Monday, February 8, 2010

Wouldn't It be Nice, if Nobody Ever Questioned Election Results?

Remember the American election with the hanging chads and other weirdly improbable stories coming out of Florida? When one comic opined that the state of Florida was going for the 'stupidest state in the union' title?

Or the Minnesota election when lawsuits over the results nearly delayed the decision over who won - until the next election?

Well, it could be worse:
"Sri Lanka election loser Sarath Fonseka arrested"
BBC (February 8, 2010)

"The defeated candidate in Sri Lanka's presidential election, Gen Sarath Fonseka, has been arrested at his office in Colombo.

"Gen Fonseka was defeated by incumbent Mahinda Rajapaksa last month by six million votes to four million.

"Gen Fonseka rejected the results and vowed to challenge them in court.

"The initial allegations brought by the government against Gen Fonseka, 59, were put simply as "committing military offences"...."
I'll concede that arresting candidates who threatened to contest the official results is one way to eliminate those pesky legal challenges. On the other hand, I'm not entirely convinced that what seems to be the Sri Lanka model is much better than systems which award the presidency to whoever has the most soldiers in the presidential palace at the moment.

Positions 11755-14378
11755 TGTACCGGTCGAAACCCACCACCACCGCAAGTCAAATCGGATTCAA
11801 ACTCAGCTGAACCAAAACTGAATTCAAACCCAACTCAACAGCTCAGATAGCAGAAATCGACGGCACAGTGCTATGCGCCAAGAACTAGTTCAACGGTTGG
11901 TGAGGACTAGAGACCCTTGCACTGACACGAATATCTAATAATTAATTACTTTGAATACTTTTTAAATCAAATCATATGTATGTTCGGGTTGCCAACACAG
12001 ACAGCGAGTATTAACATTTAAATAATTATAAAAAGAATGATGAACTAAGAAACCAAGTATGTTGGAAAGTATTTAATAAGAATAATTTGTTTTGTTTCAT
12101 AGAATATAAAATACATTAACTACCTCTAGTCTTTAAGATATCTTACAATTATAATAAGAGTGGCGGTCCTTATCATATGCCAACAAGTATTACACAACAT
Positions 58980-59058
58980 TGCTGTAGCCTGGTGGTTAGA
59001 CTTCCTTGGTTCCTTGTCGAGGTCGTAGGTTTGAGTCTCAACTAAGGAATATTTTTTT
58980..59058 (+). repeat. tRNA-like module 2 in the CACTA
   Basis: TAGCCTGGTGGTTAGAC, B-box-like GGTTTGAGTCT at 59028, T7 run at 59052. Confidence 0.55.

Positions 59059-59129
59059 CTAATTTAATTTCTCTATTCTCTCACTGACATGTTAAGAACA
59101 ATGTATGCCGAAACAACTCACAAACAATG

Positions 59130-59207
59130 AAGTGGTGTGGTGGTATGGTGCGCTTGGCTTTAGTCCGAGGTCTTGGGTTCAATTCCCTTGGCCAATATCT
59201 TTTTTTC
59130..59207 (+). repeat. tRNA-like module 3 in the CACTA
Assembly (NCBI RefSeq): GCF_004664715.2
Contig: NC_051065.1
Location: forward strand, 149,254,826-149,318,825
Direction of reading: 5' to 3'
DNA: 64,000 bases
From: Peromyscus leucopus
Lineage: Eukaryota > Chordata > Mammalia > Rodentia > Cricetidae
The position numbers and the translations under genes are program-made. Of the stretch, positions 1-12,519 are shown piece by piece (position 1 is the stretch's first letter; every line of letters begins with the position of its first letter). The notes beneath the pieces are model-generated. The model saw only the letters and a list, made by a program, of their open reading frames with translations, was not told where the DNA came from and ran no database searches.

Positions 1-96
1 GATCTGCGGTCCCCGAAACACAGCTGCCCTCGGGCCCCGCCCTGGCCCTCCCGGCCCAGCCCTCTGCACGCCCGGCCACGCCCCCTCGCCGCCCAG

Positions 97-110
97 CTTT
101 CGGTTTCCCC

But He's a General! - And Everybody Knows What They're Like!

America is a republic with strong democratic traditions: and I think that form of government works moderately well for us. But I'm not convinced - at all - that this is the only sort of government that can adequately coordinate a nation-state. Or even the sort of entity that America is. I'm not at all convinced that the United States of America is a nation state in the traditional sense of the term. (which is another topic)

I've discussed whether there's a 'best' sort of government before. (Most recently in "Commie Plots, Cholesterol, Frank Burns, Hugo Chavez, and 2012" (November 15, 2009))

I hope that Sarath Fonseka is high-profile enough so that he won't simply disappear: and that he doesn't "commit suicide" while in custody. Perhaps I'm misjudging the bunch that won the election - officially.

Or, perhaps not.

The point is, not all nations are alike. And I think it's reasonable to think that America, where we fuss on talk shows and hire lawyers if we don't like the results of an election, isn't exactly the same as the nations where losers get arrested if they don't gracefully accept the inevitable.

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Note! Although I believe that these websites and blogs are useful resources for understanding the War on Terror, I do not necessarily agree with their opinions. 1 1 Given a recent misunderstanding of the phrase "useful resources," a clarification: I do not limit my reading to resources which support my views, or even to those which appear to be accurate. Reading opinions contrary to what I believed has been very useful at times: sometimes verifying my previous assumptions, sometimes encouraging me to change them.

Even resources which, in my opinion, are simply inaccurate are sometimes useful: these can give valuable insights into why some people or groups believe what they do.

In short, It is my opinion that some of the resources in this blogroll are neither accurate, nor unbiased. I do, however, believe that they are useful in understanding the War on Terror, the many versions of Islam, terrorism, and related topics.